Public health agencies and physicians would gain access to accurate, rapid dip-stick test that could give results similar to a pregnancy test
Tuberculosis is a major killer that ranks alongside HIV/AIDS as a leading cause of death worldwide. This deadly disease takes the lives of more than a million people each year. And, unfortunately, traditional medical laboratory testing using X-rays, blood/skin/sputum specimens, or the new molecular diagnostic systems can be time consuming and expensive.
Now, scientists at George Mason University (GMU) in Virginia have developed a urine test for tuberculosis (TB) that could lead to a dip-stick technology that would accurately and rapidly diagnose the deadly lung disease. Similar to a pregnancy test, if successfully developed for use in clinical settings, the dip-stick could not only enable public health agencies to test for TB more effectively, but also allow primary care physicians and other doctors to easily test their patients for TB at the point of care. However, it also could mean clinical laboratories might find their participation.
Nearly All TB Deaths Occur in Resource Strapped Areas
Such a breakthrough would certainly be a boon to public health and global healthcare, especially in resource strapped areas of the world. According to the World Health Organization (WHO), more than 95% of the 1.7 million TB deaths each year occur in low- and middle-income countries. This is one reason why an inexpensive and easy-to-use detection method for diagnosing the lung disease has long been sought. TB is curable, particularly if diagnosed early.
With that goal in mind, an international team led by Alessandra Luchini, PhD, Associate Professor at GMU, and Lance Liotta, PhD, MD, co-director and co-founder of the GMU Center for Applied Proteomics and Molecular Medicine, developed the potentially revolutionary urine test that uses nanotechnology to measure a sugar molecule in urine that identifies TB with a high degree of accuracy. The scientists published their results in Science Translational Magazine.
While past attempts at developing an accurate urine test for TB failed to reliably detect low concentrations of the sugar entity lipoarabinomannan (LAM) in HIV-negative, TB-infected patients, the GMU team developed a technology capable of doing so.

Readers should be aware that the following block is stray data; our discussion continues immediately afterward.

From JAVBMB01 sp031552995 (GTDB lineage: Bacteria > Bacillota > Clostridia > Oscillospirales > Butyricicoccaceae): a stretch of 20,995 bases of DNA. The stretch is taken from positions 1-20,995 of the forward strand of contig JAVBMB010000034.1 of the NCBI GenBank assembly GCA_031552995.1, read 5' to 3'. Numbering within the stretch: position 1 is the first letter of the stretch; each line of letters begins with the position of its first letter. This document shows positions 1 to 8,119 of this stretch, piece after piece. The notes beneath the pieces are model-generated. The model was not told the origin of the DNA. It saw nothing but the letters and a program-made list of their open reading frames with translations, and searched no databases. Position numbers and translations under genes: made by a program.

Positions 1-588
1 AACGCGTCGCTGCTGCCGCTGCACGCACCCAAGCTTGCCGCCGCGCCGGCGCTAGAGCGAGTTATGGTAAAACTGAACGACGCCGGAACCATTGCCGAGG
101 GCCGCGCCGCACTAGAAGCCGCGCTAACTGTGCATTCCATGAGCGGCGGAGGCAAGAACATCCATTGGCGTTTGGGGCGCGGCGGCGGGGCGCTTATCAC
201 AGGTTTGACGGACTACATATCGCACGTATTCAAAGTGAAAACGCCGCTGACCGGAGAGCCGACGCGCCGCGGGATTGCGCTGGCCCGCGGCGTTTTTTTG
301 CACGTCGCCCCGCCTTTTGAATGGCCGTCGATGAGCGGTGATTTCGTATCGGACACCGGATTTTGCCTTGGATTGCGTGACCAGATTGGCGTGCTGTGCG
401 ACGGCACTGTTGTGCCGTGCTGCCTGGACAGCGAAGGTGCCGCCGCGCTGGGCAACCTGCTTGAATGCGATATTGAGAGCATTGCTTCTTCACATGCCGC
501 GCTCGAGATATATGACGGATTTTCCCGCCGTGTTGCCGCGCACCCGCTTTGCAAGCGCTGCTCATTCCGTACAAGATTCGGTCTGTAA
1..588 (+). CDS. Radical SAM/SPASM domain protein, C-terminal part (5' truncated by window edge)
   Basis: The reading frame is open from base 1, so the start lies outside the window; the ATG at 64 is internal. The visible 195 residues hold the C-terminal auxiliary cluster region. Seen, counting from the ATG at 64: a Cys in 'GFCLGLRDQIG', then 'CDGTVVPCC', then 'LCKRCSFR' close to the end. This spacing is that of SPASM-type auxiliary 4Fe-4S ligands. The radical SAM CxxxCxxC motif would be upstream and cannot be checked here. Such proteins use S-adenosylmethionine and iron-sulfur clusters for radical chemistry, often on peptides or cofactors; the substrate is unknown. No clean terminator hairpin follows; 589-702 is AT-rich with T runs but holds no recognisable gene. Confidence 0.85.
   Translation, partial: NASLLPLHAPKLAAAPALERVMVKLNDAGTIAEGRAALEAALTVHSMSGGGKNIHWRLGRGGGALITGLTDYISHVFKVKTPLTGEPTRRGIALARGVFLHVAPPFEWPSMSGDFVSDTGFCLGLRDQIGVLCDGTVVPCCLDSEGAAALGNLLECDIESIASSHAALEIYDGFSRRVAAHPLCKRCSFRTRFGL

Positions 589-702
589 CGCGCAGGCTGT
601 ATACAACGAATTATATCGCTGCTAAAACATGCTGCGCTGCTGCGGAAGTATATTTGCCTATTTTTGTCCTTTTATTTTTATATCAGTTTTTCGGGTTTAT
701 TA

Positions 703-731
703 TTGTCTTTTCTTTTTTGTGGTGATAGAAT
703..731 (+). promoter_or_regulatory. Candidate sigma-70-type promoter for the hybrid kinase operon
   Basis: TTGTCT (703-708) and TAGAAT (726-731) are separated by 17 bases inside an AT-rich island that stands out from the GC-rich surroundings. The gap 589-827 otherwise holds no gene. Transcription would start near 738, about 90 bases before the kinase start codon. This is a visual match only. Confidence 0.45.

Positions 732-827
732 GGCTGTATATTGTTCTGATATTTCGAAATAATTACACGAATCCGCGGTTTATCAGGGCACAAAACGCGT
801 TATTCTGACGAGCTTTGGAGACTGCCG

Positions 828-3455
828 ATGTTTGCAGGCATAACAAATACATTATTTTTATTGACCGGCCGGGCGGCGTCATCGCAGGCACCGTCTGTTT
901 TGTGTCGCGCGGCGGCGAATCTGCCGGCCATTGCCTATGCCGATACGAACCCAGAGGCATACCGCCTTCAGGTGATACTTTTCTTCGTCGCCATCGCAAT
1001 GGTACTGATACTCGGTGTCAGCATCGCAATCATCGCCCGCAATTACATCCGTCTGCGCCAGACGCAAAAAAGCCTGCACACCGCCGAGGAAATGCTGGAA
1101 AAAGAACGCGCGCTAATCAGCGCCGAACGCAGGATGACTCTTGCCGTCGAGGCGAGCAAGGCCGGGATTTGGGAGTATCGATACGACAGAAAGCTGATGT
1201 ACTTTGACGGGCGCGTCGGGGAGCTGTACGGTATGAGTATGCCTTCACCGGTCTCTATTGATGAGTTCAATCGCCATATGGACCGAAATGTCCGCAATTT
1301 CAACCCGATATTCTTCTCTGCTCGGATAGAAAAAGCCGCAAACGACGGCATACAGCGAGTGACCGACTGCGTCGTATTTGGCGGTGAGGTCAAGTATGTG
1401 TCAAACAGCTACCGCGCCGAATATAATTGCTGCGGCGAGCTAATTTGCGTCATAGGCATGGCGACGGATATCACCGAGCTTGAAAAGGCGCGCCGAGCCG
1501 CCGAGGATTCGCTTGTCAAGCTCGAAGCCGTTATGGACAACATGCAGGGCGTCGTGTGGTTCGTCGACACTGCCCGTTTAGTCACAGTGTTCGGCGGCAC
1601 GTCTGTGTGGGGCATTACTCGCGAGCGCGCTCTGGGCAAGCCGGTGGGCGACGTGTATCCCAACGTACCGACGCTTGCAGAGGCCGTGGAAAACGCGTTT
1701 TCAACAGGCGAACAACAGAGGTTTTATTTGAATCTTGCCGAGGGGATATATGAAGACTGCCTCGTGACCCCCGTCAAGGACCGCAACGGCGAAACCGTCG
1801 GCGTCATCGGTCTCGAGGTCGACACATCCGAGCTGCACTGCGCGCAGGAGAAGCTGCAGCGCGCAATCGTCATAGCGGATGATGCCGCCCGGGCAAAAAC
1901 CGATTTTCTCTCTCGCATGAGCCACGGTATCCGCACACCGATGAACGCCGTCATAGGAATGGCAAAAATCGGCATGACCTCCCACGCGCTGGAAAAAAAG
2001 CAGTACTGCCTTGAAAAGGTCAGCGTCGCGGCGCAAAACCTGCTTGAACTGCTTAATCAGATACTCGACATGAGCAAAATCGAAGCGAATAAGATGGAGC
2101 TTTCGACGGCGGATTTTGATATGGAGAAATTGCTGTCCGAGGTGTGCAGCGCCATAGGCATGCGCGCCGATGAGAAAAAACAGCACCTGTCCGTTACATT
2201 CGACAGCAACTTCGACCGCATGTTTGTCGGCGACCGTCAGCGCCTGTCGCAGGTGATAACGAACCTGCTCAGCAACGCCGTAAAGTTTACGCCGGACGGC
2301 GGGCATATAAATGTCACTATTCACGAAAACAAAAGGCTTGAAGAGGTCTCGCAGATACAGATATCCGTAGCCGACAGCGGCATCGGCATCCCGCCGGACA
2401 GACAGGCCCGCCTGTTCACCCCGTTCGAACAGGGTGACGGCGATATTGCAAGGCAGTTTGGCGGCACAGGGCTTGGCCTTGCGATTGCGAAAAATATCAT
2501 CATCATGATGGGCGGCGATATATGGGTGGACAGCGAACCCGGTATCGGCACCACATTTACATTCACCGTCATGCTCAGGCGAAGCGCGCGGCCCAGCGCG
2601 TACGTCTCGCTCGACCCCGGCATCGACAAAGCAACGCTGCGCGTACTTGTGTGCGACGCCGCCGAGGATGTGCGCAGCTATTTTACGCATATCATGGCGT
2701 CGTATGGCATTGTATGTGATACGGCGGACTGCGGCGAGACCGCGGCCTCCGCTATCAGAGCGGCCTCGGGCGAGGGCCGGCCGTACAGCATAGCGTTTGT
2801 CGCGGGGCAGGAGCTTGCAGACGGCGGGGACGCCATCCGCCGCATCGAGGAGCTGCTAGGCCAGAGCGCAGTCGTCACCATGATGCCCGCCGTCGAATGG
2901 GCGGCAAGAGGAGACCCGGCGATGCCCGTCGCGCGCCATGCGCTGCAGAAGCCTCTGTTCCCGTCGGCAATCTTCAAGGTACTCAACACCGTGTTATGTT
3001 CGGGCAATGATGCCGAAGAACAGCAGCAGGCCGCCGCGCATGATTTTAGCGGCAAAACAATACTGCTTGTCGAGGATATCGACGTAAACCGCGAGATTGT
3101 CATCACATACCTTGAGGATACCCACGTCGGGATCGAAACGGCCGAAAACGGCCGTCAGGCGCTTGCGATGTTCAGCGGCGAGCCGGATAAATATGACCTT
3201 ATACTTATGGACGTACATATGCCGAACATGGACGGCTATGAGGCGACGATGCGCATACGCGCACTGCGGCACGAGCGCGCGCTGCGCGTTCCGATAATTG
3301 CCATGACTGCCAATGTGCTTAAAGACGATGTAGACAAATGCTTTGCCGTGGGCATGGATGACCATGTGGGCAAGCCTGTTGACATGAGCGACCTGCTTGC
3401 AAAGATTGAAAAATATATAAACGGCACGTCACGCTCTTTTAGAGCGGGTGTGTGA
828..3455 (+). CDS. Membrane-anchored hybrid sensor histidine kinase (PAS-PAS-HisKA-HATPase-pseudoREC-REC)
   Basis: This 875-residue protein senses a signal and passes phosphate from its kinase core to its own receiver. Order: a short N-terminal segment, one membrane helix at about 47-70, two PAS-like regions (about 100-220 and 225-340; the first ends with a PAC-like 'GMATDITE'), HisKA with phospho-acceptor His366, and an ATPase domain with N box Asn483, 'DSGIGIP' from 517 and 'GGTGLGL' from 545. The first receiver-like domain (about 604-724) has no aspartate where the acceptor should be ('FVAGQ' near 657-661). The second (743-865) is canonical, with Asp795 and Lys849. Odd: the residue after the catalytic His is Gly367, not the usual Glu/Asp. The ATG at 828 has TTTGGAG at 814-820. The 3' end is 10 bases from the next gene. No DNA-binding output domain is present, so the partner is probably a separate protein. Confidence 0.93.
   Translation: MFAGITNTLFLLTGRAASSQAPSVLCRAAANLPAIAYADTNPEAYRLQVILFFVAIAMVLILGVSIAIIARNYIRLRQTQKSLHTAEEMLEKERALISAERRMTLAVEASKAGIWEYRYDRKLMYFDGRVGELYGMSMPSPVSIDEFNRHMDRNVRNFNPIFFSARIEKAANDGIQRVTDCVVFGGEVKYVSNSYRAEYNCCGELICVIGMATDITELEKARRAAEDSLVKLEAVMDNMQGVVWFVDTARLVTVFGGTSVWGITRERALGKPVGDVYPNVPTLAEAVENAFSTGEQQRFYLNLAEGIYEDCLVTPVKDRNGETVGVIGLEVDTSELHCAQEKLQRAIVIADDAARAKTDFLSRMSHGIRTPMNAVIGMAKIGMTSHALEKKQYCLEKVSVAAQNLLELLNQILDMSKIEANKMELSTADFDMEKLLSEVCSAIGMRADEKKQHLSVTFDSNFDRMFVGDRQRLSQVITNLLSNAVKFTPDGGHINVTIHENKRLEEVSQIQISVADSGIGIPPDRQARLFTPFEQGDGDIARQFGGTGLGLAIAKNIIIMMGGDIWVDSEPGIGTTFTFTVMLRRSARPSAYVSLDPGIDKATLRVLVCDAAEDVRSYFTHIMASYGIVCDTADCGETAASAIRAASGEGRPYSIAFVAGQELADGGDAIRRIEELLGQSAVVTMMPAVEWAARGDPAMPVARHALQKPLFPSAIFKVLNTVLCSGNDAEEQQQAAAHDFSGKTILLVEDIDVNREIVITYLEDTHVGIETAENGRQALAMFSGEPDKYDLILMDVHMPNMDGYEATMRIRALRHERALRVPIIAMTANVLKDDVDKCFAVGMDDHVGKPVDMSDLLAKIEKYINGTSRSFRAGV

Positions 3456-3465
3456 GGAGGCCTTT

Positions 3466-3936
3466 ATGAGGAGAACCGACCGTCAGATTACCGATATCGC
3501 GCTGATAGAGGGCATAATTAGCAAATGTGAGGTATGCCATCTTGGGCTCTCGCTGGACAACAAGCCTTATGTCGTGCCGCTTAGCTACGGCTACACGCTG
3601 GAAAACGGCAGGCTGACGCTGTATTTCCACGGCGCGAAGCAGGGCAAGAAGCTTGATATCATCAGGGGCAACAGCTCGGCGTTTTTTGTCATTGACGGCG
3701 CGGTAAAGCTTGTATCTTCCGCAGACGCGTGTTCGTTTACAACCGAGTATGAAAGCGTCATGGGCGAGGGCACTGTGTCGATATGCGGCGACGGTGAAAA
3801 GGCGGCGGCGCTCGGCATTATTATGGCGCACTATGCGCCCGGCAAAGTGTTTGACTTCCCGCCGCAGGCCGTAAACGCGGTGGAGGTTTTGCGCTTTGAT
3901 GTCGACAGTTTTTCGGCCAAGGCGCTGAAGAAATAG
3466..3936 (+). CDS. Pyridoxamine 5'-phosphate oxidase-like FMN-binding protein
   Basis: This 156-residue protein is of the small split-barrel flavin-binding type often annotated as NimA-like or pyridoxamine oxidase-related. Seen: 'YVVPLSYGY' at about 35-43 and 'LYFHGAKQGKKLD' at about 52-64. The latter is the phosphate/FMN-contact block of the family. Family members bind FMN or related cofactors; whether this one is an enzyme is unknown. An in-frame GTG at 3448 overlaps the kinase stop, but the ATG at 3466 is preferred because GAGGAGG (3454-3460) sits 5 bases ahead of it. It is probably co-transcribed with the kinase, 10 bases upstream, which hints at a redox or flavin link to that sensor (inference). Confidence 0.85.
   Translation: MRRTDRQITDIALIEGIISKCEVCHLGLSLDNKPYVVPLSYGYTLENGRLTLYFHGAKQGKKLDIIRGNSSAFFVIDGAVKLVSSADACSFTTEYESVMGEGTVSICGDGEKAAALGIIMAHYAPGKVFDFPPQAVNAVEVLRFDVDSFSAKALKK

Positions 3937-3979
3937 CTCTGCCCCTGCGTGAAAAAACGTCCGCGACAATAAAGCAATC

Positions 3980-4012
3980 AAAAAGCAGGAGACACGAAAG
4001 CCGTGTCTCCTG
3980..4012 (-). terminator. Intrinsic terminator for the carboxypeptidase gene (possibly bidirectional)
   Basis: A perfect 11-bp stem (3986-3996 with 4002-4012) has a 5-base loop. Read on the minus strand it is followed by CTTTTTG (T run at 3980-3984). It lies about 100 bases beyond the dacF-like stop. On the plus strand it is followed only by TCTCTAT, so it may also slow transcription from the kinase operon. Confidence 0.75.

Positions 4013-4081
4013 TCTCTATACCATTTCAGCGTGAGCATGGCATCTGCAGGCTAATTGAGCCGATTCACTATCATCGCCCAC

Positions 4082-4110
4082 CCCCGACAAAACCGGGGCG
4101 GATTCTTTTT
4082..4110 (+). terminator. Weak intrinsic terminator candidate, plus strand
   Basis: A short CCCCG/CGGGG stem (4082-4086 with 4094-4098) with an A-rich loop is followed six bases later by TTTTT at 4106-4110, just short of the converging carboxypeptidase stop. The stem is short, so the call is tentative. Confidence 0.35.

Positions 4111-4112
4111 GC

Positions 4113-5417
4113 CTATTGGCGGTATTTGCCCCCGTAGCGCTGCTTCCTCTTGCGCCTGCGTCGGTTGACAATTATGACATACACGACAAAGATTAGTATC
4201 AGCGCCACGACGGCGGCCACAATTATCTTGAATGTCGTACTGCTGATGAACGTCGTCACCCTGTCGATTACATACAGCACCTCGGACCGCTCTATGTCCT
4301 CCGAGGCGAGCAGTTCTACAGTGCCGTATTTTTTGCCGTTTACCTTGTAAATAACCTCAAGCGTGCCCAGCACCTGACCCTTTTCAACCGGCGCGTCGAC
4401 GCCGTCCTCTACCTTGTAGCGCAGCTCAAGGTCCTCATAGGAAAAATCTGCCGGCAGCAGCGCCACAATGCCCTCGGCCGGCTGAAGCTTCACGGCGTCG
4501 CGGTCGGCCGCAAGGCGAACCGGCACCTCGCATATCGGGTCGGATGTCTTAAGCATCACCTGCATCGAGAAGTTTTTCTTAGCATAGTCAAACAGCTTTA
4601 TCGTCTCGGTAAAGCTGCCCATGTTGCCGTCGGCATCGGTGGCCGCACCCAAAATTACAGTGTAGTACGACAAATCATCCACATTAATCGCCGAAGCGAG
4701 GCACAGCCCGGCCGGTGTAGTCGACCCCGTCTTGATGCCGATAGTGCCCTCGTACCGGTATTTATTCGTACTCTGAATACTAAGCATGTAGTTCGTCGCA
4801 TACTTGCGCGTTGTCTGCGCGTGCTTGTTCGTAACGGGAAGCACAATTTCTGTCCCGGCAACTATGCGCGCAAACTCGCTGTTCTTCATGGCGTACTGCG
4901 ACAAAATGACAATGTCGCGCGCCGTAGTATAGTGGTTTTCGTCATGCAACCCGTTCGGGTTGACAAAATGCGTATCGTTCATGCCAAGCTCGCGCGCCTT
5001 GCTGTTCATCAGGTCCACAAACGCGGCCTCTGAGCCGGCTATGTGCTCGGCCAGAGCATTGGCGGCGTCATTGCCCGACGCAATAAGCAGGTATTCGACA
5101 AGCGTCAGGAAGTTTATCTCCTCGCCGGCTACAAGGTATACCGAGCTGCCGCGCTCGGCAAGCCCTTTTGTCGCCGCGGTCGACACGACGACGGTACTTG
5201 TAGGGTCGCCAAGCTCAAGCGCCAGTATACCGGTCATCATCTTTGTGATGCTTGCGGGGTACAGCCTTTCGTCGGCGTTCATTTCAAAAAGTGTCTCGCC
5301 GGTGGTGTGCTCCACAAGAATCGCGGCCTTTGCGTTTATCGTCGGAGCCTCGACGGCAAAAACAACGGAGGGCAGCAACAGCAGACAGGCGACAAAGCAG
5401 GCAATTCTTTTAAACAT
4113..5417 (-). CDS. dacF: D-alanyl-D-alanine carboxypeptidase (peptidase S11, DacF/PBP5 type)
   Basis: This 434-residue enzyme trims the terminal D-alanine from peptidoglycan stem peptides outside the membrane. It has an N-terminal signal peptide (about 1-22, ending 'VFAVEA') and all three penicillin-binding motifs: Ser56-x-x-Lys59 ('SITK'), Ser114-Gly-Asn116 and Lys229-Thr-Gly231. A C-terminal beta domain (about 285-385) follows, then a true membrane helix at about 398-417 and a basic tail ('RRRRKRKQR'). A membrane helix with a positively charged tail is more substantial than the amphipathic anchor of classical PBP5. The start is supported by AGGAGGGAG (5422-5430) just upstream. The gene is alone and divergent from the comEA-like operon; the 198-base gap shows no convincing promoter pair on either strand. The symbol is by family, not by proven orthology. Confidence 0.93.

According to New Scientist, the GMU team’s test “uses tiny molecular cages embedded with a special dye that can catch and trap these sugar molecules. This makes the test capable of detecting the sugar at low concentrations, making the technique as much as 1,000 times more accurate [than] previous methods for detecting TB in urine.”
“We can measure now what could never be measured before,” Liotta noted in a news release.
World Health Organization Recommends Not Using Serodiagnostic Blood Tests
Common methods to detect TB currently include microscopy of sputum samples—a fast and accurate but expensive detection method (that also can diagnosis drug resistant disease)—or a skin test. A third test for TB, an Interferon-Gamma Release Assay, provides results in less than 24 hours but cannot distinguish between active and latent infection. In 2011, the WHO issued a Policy Recommendation urging countries to stop using serodiagnostic blood tests to diagnose TB, calling these tests unreliable and inaccurate. X-rays, meanwhile, detect only advanced lung damage.
In the GMU study, 48 Peruvian patients were chosen, all with active pulmonary TB, none of whom was infected with HIV or previously had received treatment for TB. According to the research, TB infections were detected with greater than 95% sensitivity, with TB-positive, HIV-negative patients having detectably higher concentrations of LAM in their urine compared to the controls. Patients who had more advanced disease also had elevated LAM concentrations. Eight of nine patients who were smear-negative and culture-positive for TB tested positive for urinary LAM.
“The technology can be configured in a variety of formats to detect a panel of previously undetectable very-low-abundance TB urinary analytes … This technology has broad implications for pulmonary TB screening, transmission control, and treatment management for HIV-negative patients,” the study’s authors told Science.
While The Scientist reports the GMU urine test gives results in about 12 hours, Luchini’s goal is for that timeframe to be dramatically shortened as the test is refined.
“We showed that our technology could be used to measure several different kinds of markers for TB in the urine and could be configured as a rapid test similar to a pregnancy test,” Luchini said in a GMU news release.
According to the university, GMU researchers will continue their work in Peru, where students will begin testing hundreds of patients as part of a research study. Grants from the National Institutes of Health and the Bill and Melinda Gates Foundation are funding their work. Luchini told New Scientist her goal is to make their TB urine test easier to use and to test it on thousands more people.
If successful, she predicts the test could be commercially available for physicians and clinical laboratories to use within three years. GMU’s biotechnology partner Ceres Nanosciences will be commercializing the technology, with the aim of making the test available worldwide, the university said in a statement.
—Andrea Downing Peck